Flea Extermination to Keep Your Family & Pets Healthy
Fleas are small, thin, wingless insects known for bites that produce itching, irritation and red bumps on the skin. Humans most often come in contact with fleas from dogs or animals other than cats, as cat fleas have the unique distinction of staying on their host.
Even though fleas cannot fly, they have long, powerful legs that let them jump incredibly long distances. They feed on blood, producing bites that can cause severe discomfort as well as serious health issues in pets and people.
Fleas deposit a small amount of saliva with each bite, and the saliva can cause an allergic reaction. Flea Allergy Dermatitis in dogs can result in scabs and bumps on the dog’s neck or back. Allergic reactions in people can result in intense itching, hives, rashes, shortness of breath and even swelling of hands, mouth, lips and face.
Flea bites can additionally put dogs at risk for anemia if too many fleas attack. Tapeworms can also result if your dog ingests an infected flea.
You’ll want to get rid of fleas in homes as rapidly as possible, and professional flea extermination services are the most effective way to do so.
Adult fleas range from a reddish-brown to black color and measure between 1 and 3 mm in length.Their heads appear relatively small compared to their elongated bodies and spindly legs. Their incredibly jumping ability can make it appear as if they are flying short distances.
Flea eggs are only about .5 mm in size, with a smooth, white oval exterior. Flea larvae are translucent when they hatch, with a dark stomach visible through their skin. They are not much bigger than the eggs, reaching up to 1.5 mm in size.
The larvae spin silk cocoons in carpet fibers and other small indoor or outdoor crevices. The cocoons are sticky and often attract dirt and other debris that serve as a kind of camouflage.
Warning Signs You Have Fleas
Fleas are visible to the naked eye, and infestations can be apparent through a number of warning signs.
- Flea bites: Flea bites on humans are typically found on the lower legs, ankles and feet. You’ll notice small red spots surrounded by red halos.
- Fleas on pets:When running a comb through your pet’s hair, look for fleas to hop from the exposed area back into thicker parts of the fur.
- Fleas themselves: You may also see small, reddish-brown to black specks on your pet’s underside or hopping around your carpet, drapery or furniture.>
- Flea cocoons: The small, silken cocoons can be another flea giveaway, although they may be coated with dirt and debris.
Treatment of Fleas
It takes two flea control treatments to successfully get rid of fleas in homes, along with a few preparatory measures you need to take before flea extermination can begin. The preparatory measures need to be taken at the same time as the flea extermination to ensure all stages of the fleas are eradicated.
Prepping Your Home
- Vacuum and clean the entire area where pets roam indoors. Make sure you throw away the vacuum bag, or place the contents of a bagless vacuum in a sealed plastic bag. Fleas can hatch and breed in a vacuum you forgot to empty or clean.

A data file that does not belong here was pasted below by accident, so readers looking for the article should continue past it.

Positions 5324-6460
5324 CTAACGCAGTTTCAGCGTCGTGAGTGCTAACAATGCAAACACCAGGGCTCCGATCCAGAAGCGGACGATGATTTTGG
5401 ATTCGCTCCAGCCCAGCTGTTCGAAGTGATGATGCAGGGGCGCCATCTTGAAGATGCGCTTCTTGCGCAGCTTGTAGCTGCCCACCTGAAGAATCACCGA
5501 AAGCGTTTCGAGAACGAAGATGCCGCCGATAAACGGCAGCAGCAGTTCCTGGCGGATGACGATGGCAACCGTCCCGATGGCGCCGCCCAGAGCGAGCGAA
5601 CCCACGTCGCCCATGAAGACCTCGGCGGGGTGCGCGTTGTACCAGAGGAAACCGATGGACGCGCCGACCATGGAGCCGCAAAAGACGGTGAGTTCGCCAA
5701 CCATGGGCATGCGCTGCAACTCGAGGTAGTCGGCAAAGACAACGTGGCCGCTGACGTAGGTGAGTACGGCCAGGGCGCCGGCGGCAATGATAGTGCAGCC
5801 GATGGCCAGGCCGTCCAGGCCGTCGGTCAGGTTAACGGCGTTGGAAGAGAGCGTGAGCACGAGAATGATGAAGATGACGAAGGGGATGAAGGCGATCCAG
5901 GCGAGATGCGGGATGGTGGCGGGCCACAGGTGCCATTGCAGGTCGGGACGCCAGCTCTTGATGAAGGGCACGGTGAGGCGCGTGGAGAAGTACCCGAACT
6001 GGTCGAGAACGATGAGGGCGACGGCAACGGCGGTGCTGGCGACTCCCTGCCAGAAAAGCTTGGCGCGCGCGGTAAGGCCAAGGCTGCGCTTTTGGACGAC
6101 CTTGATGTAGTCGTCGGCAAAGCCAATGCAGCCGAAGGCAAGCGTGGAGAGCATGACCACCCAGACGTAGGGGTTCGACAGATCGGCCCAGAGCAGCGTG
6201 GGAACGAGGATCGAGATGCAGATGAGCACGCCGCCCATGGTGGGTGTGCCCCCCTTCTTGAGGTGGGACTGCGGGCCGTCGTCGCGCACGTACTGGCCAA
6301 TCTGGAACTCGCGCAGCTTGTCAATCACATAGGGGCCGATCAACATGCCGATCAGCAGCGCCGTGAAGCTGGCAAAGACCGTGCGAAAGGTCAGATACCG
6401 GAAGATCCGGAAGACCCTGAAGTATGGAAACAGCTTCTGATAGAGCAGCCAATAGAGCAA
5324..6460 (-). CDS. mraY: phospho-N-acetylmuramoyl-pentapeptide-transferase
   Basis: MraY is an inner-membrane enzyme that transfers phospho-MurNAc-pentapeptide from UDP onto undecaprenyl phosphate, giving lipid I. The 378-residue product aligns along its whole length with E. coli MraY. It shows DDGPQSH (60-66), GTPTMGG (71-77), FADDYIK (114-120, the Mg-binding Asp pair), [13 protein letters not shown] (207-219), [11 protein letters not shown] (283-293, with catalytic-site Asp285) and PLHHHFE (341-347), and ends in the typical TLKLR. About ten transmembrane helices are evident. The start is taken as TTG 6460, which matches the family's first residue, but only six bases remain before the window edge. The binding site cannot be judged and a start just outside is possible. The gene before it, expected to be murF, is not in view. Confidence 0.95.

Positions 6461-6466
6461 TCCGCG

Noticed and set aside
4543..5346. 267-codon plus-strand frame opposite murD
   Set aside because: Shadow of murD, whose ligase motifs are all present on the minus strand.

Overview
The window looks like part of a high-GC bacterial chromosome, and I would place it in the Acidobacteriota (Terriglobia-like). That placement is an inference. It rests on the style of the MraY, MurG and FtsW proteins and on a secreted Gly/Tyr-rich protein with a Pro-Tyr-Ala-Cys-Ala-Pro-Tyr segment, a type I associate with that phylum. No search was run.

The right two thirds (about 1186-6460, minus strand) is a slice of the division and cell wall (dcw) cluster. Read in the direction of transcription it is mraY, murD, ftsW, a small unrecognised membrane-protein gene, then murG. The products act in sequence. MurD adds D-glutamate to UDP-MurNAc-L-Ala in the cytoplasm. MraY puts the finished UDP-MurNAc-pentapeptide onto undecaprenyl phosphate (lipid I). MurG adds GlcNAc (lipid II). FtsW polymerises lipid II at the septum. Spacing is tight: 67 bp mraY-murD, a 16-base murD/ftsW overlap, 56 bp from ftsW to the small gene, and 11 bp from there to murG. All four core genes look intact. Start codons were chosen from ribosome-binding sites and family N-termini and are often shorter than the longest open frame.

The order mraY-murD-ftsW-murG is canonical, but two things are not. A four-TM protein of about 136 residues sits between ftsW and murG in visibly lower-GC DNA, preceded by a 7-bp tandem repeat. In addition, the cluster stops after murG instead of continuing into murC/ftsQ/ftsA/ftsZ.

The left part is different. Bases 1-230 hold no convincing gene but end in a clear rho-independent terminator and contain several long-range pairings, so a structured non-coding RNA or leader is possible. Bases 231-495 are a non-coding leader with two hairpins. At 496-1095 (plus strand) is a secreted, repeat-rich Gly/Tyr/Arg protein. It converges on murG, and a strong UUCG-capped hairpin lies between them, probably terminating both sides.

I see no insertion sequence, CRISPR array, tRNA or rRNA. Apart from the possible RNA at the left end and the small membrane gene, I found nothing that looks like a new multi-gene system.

- Wash pet bedding in hot water. You’ll also want to wash any slipcovers, pillows or other furniture or fabrics with which your pet has been in contact.
- Treat your pet’s fleas with a trip to the vet or recommended products once the flea exterminator has arrived.
Flea Extermination Visits
The first flea control visit requires you, your family and pets leave the home. The first round of flea extermination is designed to kill adult and nymph fleas, treating your home’s interior, exterior and surrounding fencing if needed.
The second flea control visit is to kill the eggs that hatch after the initial flea extermination treatment. The double-treatment method breaks the life cycle of the flea and ensures all flea stages are addressed.
How You Can Prevent Future Flea Invasions
The process required to get rid of fleas in homes is intense, but you can avoid it with flea control steps that help prevent future infestations. These include:
- Using a flea prevention product for your pet as directed
- Regularly vacuuming areas your pet frequents, particularly furniture, carpeted areas and your car
- Washing your pet’s bedding, blanket, plush toys and other items in the hottest water safe for the items
- Keeping your yard neat by raking up leaves, clippings, debris and mowing your lawn
- Hanging rugs, door mats and other non-washable items in direct sunlight
Flea control starts with proper prevention steps, with one of the most important being protecting your pets from fleas wherever they may roam. Because flea infestations can quickly explode, even spreading to neighboring homes or apartments, it’s essential you get rid of fleas as soon as you notice signs of in invasion.
FLEA RECAP: WHAT TO LOOK FOR
- Small, reddish-brown to black specks.
- Powerful legs allow them to jump long distances, and will often look like they are flying.
- Running a comb through pets’ hair, look for them to hop from exposed area back into thicker parts of the hair.
- Larvae spin small silken cocoons. The stickiness of these cocoons may end up camouflaging them by attracting debris around it.